Jun 14

The Emperor’s New Pseudoscience: BLINDERS

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Suck it Trump (via Tumblr)

Presented by Flat Earth Theatre
Written by Patrick Gabridge
Directed by Korinne T. Ritchey

June 10 – 25, 2016
Arsenal Center for the Arts
Watertown, MA
Flat Earth on Facebook
Chris and Alex 11!!!!11 on Tumblr

Review by Kitty Drexel

I’m not going to make this review about Orlando, FL. That would not help Flat Earth or the 50+ victims of terrorist action. I’ve put info about constructively helping at the bottom of this review. Now go actively spread love and dismantle hate when and where you see it.

(Watertown, MA) The “scientific” discovery of two identical snowflakes has sparked a fad for naturally identical things. Shortly after the snowflake discovery, Chris (Matt Arnold) and Alex (Justus Perry), two exactly alike, human carbon copies are found. They are men who share one experience in two bodies. They are not twins. The US goes bonkers for their celebrity. Their rapid popularity makes Bieber Fever tame in comparison. Try as one might, they are impossible to avoid. They run for President in a campaign too popular to fail. Continue reading

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Dec 06

Harvard Early Music Society Presents “Dido and Aeneas”

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Henry Purcell’s Dido and Aeneas
Stage directed by Giselle Ty
Music directed by Jessica Rucinski
December 5, 6, 7 • 8pm
10 Garden Street
Harvard University
Dido and Aeneas on Facebook
For tickets, visit boxoffice.harvard.edu
$12 regular admission • $8 students
Experience the legendary tale of doomed love through the concentrated emotion of Purcell’s music. Based on Book IV of Vergil’s (also, Virgil) Roman epic, The Aeneid, this tragic opera traces the charged romance between Dido, the Queen of Carthage and Aeneas, the Trojan prince destined to become the founder of Rome.
The marriage of one of the most iconic texts in classical literature and some of the most enduring and cherished moments in the history of western classical music beautifully capture the lovers’ yearning to find an immortal love and all of the obstacles that they must fight against in order to hold on to it. In a world where duty, fate, grief, and supernatural forces disrupt and challenge the power of love, love cannot conquer all.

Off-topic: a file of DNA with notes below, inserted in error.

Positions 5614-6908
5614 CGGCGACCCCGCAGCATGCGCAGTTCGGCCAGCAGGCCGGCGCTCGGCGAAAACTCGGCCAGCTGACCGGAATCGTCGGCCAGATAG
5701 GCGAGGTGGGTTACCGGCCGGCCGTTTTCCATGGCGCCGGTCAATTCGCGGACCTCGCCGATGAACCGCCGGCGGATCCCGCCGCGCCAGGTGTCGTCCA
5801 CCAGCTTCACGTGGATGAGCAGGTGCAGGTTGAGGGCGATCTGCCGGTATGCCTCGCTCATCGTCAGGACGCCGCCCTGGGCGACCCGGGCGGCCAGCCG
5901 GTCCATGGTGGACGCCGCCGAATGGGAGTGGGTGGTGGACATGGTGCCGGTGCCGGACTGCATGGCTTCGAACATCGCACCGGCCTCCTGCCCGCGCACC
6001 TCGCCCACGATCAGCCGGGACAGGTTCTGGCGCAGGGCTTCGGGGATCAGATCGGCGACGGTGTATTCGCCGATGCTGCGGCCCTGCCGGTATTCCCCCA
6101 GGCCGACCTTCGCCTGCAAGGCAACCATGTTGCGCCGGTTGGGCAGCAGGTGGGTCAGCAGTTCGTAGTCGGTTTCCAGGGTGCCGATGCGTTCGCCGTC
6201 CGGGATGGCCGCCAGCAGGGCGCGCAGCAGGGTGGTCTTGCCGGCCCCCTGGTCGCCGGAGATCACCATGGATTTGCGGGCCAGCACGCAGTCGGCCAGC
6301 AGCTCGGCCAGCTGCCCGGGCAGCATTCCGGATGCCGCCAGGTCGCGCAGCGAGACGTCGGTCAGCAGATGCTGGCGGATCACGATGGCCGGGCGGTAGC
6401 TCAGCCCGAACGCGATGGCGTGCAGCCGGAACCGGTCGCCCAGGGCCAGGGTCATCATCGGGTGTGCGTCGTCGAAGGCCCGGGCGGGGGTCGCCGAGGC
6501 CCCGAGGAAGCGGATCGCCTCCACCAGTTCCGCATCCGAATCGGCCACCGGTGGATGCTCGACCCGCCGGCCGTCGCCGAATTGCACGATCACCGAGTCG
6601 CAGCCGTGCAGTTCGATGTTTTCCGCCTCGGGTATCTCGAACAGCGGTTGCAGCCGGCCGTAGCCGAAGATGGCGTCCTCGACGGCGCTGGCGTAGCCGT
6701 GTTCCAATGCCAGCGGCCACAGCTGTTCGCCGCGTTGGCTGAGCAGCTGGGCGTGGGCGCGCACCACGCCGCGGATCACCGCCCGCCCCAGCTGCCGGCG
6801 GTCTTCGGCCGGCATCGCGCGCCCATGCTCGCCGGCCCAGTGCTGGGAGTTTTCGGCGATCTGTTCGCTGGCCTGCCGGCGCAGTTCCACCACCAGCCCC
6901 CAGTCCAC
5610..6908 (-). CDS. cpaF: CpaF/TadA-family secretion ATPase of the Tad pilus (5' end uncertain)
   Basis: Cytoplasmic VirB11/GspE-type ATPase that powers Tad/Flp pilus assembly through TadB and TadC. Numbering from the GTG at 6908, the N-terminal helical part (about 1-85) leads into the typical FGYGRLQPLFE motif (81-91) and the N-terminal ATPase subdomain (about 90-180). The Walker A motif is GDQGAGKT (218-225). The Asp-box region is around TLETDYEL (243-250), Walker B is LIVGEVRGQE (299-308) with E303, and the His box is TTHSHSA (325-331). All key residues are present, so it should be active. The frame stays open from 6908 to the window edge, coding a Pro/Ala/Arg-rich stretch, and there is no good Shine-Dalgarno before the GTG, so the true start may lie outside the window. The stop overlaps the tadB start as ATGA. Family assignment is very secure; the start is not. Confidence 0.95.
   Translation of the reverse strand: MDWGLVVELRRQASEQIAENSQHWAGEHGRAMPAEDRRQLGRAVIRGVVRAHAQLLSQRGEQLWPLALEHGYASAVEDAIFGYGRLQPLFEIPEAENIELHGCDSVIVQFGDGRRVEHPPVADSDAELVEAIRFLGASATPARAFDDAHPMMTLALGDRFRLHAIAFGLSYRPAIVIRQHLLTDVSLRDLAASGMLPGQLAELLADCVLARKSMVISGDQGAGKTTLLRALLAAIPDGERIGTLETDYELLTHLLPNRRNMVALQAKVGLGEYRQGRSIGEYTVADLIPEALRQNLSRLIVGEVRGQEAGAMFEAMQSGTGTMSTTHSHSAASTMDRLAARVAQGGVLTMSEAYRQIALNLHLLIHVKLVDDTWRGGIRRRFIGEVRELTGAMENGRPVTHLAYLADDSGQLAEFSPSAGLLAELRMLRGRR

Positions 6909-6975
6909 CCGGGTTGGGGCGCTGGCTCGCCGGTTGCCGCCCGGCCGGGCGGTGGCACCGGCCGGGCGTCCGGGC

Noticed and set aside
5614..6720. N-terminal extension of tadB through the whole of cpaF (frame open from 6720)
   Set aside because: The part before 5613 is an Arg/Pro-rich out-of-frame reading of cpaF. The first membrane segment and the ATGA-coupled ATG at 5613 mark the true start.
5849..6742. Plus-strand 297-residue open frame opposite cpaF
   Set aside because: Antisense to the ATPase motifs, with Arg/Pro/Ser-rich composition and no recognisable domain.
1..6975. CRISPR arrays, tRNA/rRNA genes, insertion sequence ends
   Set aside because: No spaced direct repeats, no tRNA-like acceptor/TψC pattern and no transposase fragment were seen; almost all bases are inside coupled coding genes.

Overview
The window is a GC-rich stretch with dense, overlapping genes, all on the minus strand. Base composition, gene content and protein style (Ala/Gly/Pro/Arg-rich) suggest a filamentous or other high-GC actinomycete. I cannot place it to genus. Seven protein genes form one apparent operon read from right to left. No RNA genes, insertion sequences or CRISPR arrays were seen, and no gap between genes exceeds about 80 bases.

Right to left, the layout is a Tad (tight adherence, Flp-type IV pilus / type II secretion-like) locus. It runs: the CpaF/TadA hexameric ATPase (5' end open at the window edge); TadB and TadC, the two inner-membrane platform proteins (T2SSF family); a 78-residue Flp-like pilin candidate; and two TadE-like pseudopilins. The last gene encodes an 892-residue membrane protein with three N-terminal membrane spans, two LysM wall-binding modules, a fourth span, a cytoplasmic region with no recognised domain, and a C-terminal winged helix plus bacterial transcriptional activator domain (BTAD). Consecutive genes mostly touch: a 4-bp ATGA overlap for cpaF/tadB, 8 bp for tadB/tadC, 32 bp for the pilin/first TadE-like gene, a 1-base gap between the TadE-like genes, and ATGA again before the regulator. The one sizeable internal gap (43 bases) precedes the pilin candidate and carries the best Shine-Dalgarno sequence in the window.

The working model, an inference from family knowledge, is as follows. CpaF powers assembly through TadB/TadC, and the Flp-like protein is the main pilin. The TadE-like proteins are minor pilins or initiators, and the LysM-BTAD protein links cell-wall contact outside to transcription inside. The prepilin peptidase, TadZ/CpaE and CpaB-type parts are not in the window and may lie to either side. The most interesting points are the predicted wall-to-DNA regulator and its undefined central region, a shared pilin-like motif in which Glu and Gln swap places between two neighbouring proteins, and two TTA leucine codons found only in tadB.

The Harvard Early Music Society is collaborating with a cast and creative team consisting of professionals and undergraduates to stage Henry Purcell’s 1688 masterwork in one of Harvard’s most intimate theatrical spaces.
 

 

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Apr 21

We Are The Casualties of War: “Trojan Women”

PHOTO CREDIT - Richard Termine

Rich scene painting, solid theatre. Bravi tutti! PHOTO CREDIT – Richard Termine

 

My sincere apologies to the cast and crew of Siti Company and ArtsEmerson. This review is late because of the traumatic events of Friday, April 19. In my own personal turmoil, I was unable to write your review. I humbly beg your pardon!

presented by ArtsEmerson
adapted by Jocelyn Clarke from Trojan Women (After Euripides)
directed by Anne Bogart
created and performed by Siti Company
Original music composed and performed by the insanely talented Christian Frederickson

The Paramount Center
Paramount Mainstage
559 Washington Street
Boston, MA
April 17 – 21
ArtsEmerson Facebook Page
Siti Company Facebook Page

90 minutes with no intermission because the subject matter is so heavy that people might leave.

(Boston) The bodies of women are the casualties of wars. Even today in places such as The (Republic of) Congo, Uganda, Afghanistan, Syria, Steubenville and even late night in Harvard Square, women are held responsible for the violent decisions of men eager to wield their entitlement in public arenas. There is a political war in The Congo and every Spring there is a war against women on the streets. In any situation, women are blamed for the violence. Excuses range from acting in ways unbefitting a lady or luring men with our bodies. In reality, it is the perpetrators who are to blame. Rape, like other acts of violence, is never about sexuality; it is always about power. In Siti Company’s production of Trojan Women, this is still true. Continue reading

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May 23

Trojan Women: An Atmospheric View of the Devastation of War

photo credit: Whistler in the Dark

Trojan Women by Euripides,
Whistler in the Dark,
The Factory Theatre,
5/18/12-6/2/12, http://www.whistlerinthedark.com/productions/trojanwomenprod.html.

Reviewed by Anthony Geehan

(Boston, MA) The end of war is something that is looked on as a celebratory event. Images of servicemen returning home, country’s flags being raised, and a collective sigh of relief from the population are the usual symbols that are associated with victory. There is however always a losing side in a war who must deal with a devastated homeland, a shamed or exterminated army, and the loss of everything their civilization was or could ever be. Continue reading

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